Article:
Incorporating the Internet of Things as Part of a Digital Supply Chain Strategy

Sean T. Riley, Global Manufacturing & Supply Chain Solutions Director, SOFTWARE AG USA
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Sean T. Riley, Global Manufacturing & Supply Chain Solutions Director, SOFTWARE AG USA

Sean T. Riley, Global Manufacturing & Supply Chain Solutions Director, SOFTWARE AG USA

The Internet of Things (IoT) is receiving a significant amount of attention and for good reason; it has the ability to enable extreme innovation for manufacturers’ supply chains. This doesn’t mean that IoT is going to revolutionize the supply chain industry on its own, but it does provide supply chain practitioners with the ability to understand specific actions in a supply chain with precision never before realized. When that is coupled with the ability to continuously analyze that data with streaming analytics, a new platform for innovation rises. This is why IoT is going to become an urgent priority for IT executives.

"In the supply chain industry, IoT data is produced by embedding sensors into transportation assets, shipping containers, production equipment, dedicated monitoring devices and material handling"

In the supply chain industry, IoT data is produced by embedding sensors into transportation assets, shipping containers, production equipment, dedicated monitoring devices, material handling equipment and products, better known as raw materials or finished goods inventory. These sensors can collect a myriad of measurements including temperature, humidity and vibration data from monitoring devices, Telematics data from transportation assets, performance data from production equipment, inventory usage rates, positioning and precise GPS data of both equipment operators in a facility and transportation or inventory assets around the world.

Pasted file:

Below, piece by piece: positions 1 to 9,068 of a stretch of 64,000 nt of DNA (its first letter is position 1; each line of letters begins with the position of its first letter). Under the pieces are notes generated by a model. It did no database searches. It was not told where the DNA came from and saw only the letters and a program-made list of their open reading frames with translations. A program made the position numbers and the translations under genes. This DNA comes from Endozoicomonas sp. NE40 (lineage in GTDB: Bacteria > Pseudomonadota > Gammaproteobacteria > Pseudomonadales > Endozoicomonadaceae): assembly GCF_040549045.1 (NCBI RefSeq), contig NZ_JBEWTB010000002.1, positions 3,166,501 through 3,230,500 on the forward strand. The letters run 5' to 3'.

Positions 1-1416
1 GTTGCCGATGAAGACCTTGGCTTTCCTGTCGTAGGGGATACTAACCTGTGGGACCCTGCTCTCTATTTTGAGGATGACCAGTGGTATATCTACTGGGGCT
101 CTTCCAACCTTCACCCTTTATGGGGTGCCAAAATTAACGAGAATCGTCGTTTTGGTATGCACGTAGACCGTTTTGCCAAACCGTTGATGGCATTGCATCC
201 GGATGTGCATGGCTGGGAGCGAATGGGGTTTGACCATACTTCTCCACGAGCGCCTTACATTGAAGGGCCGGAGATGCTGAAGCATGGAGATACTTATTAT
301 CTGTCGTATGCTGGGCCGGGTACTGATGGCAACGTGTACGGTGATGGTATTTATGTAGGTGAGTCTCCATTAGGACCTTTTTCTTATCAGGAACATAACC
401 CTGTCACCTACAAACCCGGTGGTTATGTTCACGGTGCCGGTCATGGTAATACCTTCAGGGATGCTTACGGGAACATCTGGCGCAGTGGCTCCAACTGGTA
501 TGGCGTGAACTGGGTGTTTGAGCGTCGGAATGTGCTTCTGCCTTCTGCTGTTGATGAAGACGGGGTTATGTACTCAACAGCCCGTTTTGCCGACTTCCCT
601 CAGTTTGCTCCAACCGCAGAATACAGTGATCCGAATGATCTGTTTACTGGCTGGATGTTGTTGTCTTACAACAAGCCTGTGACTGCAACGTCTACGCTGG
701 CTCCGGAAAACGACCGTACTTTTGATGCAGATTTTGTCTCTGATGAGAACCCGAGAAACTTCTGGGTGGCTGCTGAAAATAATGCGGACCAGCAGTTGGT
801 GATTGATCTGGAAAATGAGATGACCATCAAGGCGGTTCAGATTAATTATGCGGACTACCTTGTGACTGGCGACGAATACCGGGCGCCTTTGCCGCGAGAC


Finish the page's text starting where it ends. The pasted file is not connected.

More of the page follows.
While this type of data has been available for years, the ability to have the data automatically transmitted, accessed by multiple partners and analyzed in real time has not. Additionally, this type of data is quite different than barcodes and radio frequency identification (RFID). Both bar codes and RFID are complacent and require interaction with a scanner to transmit data. The scanner itself records or transmits the data, which means the data contained can only be accessed at certain points of a process, whenever a scanner is contacted. With IoT, data is auto-generated on a set time frame by the embedded device itself. It does not require a separate device to collect or transmit data at certain points. This is what makes this data so uniquely important. Independently, IoT data doesn’t drive a significant advantage but when utilized in context with other pieces of data and continuously analyzed to drive immediate action it becomes an integral part of the digital supply chain.

The digital supply chain combines IoT data with application process execution software (ERP, WMS, TMS), partner messages (responses and updates) and event data (weather, traffic, political/ labor strife) where the “fast moving data” is then continuously analyzed with the “slow data” to produce scalable, automated efficiencies.